Synonyms for dialektik or Related words with dialektik
Examples of "dialektik"
Schneider, Wolfgang Christian (1988): "Ruhm, Heilsgeschehen,
. Drei kognitive Ordnungen in Geschichtsschreibung und Buchmalerei der Ottonenzeit." Hildesheim, New York: Olms.
In 1991, Jørgensen spent a year as a visiting scholar in the English Department at Columbia University before returning to Aarhus where she received a Ph.D. in History of Ideas in 1995 with a thesis on G.W.F. Hegel: "Aber die Wärme des Bluts: Et studium i den romantisk-moderne
imellem vilje til Form og erfaring af faktisk fragmentering. I anledning af G.W.F. Hegels fortrængning af modernitetserfaringen".
The book made its first appearance in 1944 under the title "Philosophische Fragmente" by Social Studies Association, Inc., New York. A revised version was published in 1947 by Querido Verlag in Amsterdam with the title "
der Aufklärung." It was reissued in 1969 by S Fischer Verlag GmbH. There have been two English translations: The first by John Cumming (New York: Herder and Herder, 1972) and a more recent translation, based on the definitive text from Horkheimer's collected works, by Edmund Jephcott (Stanford: Stanford University Press, 2002).
Among his works are "Kapital und Arbeit" (1865); "Der Wert des Lebens" (1865); "Natürliche
" (1865); "Kritische Geschichte der Philosophie (von ihren Anfängen bis zur Gegenwart)" (1869); "Kritische Geschichte der allgemeinen Principien der Mechanik" (1872), one of his most successful works; "Kursus der National und Sozialokonomie" (1873); "Kursus der Philosophie" (1875), entitled in a later edition "Wirklichkeitsphilosophie"; "Logik und Wissenschaftstheorie" (1878); and "Der Ersatz der Religion durch Vollkommeneres" (1883). He also published "Die Judenfrage als Frage der Racenschaedlichkeit" (1881, The Parties and the Jewish Question), and other antisemitic treatises.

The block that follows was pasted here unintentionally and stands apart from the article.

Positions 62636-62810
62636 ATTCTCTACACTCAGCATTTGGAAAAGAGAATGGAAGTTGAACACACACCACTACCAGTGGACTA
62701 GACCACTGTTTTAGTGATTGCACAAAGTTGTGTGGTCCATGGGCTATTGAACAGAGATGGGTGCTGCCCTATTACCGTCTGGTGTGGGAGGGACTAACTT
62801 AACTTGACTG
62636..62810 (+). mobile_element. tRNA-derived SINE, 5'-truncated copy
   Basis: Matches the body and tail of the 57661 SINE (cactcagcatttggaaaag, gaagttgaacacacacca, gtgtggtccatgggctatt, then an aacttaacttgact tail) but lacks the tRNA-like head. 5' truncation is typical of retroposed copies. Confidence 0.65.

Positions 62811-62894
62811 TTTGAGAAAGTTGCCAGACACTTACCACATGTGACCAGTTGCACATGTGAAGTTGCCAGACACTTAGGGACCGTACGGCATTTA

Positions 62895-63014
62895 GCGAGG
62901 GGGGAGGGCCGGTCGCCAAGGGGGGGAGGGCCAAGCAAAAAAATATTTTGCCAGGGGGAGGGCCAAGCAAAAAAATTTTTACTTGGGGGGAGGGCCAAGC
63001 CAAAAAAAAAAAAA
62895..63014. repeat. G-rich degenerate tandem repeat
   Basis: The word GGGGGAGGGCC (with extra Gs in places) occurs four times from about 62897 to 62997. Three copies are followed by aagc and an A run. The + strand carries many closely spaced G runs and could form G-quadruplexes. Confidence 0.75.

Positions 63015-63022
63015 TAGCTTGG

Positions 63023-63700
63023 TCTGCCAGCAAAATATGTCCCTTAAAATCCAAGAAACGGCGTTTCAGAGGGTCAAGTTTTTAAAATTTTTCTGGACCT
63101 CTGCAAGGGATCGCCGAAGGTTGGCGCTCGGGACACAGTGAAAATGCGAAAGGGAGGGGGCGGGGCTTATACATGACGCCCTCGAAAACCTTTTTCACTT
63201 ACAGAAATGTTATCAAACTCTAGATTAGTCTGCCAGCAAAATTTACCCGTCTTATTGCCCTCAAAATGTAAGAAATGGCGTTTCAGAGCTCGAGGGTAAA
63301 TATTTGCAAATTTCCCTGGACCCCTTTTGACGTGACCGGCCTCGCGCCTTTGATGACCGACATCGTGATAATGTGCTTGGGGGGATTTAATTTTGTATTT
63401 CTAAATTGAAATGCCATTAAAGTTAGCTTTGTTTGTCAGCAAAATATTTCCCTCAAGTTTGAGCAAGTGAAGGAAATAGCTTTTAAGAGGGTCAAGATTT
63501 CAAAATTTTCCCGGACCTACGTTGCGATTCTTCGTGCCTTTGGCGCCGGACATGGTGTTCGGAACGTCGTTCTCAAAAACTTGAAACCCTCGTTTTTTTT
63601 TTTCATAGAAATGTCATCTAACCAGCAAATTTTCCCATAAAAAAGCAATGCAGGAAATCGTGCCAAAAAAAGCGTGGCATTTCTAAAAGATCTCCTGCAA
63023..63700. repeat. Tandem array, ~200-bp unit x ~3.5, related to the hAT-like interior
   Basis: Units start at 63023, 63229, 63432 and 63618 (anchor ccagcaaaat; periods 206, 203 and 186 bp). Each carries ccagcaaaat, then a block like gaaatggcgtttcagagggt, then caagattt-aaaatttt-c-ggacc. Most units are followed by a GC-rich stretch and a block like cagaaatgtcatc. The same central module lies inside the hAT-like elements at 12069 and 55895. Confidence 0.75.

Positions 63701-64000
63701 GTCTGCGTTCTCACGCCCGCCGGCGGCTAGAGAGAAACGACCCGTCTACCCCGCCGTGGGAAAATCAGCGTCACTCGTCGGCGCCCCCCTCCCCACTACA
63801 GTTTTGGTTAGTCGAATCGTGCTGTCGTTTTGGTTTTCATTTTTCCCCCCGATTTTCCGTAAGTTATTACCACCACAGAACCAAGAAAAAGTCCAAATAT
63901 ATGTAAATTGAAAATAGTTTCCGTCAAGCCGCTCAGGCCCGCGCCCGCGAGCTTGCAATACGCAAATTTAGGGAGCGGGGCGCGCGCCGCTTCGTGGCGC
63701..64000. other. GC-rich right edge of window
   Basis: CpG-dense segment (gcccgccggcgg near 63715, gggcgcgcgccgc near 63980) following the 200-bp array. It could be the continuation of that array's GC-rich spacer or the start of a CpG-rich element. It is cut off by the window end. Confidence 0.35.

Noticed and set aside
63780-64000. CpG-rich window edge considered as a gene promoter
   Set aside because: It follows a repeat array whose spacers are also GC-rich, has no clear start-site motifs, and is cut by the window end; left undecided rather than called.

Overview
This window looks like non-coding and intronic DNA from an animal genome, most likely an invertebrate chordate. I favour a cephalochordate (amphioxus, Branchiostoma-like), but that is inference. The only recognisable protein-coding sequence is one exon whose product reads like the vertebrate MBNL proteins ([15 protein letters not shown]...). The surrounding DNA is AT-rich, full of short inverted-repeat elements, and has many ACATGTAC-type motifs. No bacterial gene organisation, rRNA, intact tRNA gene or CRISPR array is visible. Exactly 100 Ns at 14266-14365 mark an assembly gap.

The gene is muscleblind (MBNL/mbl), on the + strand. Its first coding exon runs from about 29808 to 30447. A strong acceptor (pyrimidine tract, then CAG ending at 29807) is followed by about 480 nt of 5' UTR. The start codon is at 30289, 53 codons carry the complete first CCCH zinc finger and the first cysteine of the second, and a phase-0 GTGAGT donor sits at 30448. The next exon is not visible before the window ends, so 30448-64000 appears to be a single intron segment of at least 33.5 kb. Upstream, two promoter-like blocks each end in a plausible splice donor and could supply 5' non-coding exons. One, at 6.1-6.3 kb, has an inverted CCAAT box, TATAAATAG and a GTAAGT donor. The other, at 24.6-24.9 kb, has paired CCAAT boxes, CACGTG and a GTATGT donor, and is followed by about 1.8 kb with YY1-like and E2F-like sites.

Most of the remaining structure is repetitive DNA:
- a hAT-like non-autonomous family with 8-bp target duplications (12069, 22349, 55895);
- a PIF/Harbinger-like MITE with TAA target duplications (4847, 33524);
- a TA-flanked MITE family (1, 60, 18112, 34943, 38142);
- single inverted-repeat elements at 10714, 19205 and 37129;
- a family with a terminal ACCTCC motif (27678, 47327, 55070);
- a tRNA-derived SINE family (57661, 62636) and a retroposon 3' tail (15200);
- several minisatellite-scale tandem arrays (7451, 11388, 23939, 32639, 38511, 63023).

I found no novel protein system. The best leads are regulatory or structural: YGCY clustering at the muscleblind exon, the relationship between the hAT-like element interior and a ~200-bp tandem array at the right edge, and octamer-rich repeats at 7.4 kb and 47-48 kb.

In 1937, he published an essay on technology called ""The dialectics of progress"" (in Dutch: ""De dialectiek van de vooruitgang"") in which he describes a phenomenon called the ""Law of the handicap of a head start"" (""Wet van de remmende voorsprong""), as part of the series ""The unfinished past"" (in Dutch: ""Het onvoltooid verleden""). This article was also published in German as "
des Fortschritts" in: "Mass und Wert. Zweimonatsschrift für freie deutsche Kultur" (eds. Thomas Mann and Konrad Falke), vol. 2 (Zurich, Switzerland, 1939).
In 1941, Nolte was excused from military service because of a deformed hand, and he studied Philosophy, Philology and Greek at the Universities of Münster, Berlin, and Freiburg. At Freiburg, Nolte was a student of Martin Heidegger, whom he acknowledges as a major influence. From 1944 onwards, Nolte was a close friend of the Heidegger family, and when in 1945 the professor feared arrest by the French, Nolte provided him with food and clothing for an attempted escape. Eugen Fink was another professor who influenced Nolte. After 1945 when Nolte received his BA in philosophy at Freiburg, he worked as a "Gymnasium" (high school) teacher. In 1952, he received a PhD in philosophy at Freiburg for his thesis "Selbstentfremdung und
im deutschen Idealismus und bei Marx" ("Self Alienation and the Dialectic in German Idealism and Marx"). Subsequently, Nolte began studies in "Zeitgeschichte" (contemporary history). He published his "Habilitationsschrift" awarded at the University of Cologne, "Der Faschismus in seiner Epoche", as a book in 1963. Between 1965 and 1973, Nolte worked as a professor at the University of Marburg, and from 1973 to 1991 at the Free University of Berlin.